Genealogía: La inmigración de América Latina al Brasil (en español). Este seminario se transmitió en vivo el 25 de octubre de 2013. Fue introducido por Sonia Meza Morales (Red de Antepasados (Antepasados Network)) y la presentadora fue Adriana Weber quien compartió su conferencia pronunciada en la Conferencia Genealogía Iberoamericana celebrada en Utah, del 9 al 14 septiembre de 2013. Incluso si usted no habla español, las diapositivas de presentación son fáciles de entender y que siempre puede utilizar un servicio de traducción (Como Google Translate) para ayudar a traducir lo que no es evidente.

Red de Antepasados también tiene un canal de Youtube, donde hay muchos otros webinars archivados (todos en español), como:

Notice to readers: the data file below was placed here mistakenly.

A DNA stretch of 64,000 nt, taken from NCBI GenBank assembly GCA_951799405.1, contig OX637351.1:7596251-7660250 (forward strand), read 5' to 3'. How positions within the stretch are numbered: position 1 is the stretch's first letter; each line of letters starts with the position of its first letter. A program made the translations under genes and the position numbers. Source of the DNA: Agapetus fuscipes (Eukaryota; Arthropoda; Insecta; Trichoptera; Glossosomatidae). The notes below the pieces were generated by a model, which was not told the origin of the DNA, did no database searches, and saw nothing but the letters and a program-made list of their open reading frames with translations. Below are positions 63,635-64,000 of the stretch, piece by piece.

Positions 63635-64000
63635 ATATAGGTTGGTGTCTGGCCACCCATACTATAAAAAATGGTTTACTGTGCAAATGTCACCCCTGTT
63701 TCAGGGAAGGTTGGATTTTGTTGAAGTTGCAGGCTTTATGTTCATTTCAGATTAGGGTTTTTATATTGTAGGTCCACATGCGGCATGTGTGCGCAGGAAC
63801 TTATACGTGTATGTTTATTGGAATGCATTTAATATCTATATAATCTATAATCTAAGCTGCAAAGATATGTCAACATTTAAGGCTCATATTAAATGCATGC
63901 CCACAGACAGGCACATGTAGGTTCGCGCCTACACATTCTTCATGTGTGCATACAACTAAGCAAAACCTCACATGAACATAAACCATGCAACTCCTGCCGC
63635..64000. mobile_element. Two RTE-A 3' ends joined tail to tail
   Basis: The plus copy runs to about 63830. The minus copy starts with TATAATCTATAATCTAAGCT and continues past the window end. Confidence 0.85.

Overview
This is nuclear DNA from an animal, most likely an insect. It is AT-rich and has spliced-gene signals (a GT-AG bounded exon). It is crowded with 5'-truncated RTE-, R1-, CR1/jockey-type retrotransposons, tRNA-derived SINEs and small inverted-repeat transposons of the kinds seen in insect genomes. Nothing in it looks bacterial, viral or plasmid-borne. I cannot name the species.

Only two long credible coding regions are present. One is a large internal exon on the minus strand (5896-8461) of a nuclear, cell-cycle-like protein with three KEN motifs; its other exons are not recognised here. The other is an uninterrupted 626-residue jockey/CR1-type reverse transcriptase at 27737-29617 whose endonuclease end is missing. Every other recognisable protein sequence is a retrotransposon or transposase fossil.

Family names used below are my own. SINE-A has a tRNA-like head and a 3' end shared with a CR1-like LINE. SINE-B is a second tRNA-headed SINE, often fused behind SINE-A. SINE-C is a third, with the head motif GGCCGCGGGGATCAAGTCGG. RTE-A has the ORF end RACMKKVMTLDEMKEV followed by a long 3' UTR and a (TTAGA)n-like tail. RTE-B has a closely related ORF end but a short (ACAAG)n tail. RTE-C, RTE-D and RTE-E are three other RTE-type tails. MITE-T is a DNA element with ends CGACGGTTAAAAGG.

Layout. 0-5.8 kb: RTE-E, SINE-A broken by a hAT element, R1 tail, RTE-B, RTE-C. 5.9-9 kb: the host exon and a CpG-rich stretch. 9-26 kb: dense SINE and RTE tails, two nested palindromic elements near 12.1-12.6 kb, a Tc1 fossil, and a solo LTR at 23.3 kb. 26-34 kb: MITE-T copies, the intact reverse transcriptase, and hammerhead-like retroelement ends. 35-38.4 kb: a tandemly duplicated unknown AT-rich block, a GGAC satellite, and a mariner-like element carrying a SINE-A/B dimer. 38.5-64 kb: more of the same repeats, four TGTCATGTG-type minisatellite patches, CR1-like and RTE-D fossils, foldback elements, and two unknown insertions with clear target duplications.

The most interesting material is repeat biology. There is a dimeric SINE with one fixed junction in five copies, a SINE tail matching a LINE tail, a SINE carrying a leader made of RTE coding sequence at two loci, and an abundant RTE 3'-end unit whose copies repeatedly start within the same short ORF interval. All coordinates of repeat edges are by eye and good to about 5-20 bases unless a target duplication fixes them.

- Genealogía: En la búsqueda de tus raíces italianas II
- Apuntes básicos para el Genealogista principiante
- Genealogía: Aprenda a crear tu propio blog

2. GeniAus Hangout on Air (in English). This webinar was streamed live on 30 October 2013.  It was run by Jill Ball. It discussed items of interest to genealogists down under but warmly welcomed participants from all over the globe. This is the first in what is hoped to become a continuing webinar series.


Do you know of other non-US and/or non-English archived webinars that would be of interest and/or relevance to our global genealogical community?

[French] Vous connaissez des webinaires de généalogie en français?

[German] Wissen, dass Genealogie Webinare auf Deutsch?

[Norwegian] Vet om slektsforskning webinarer i norsk?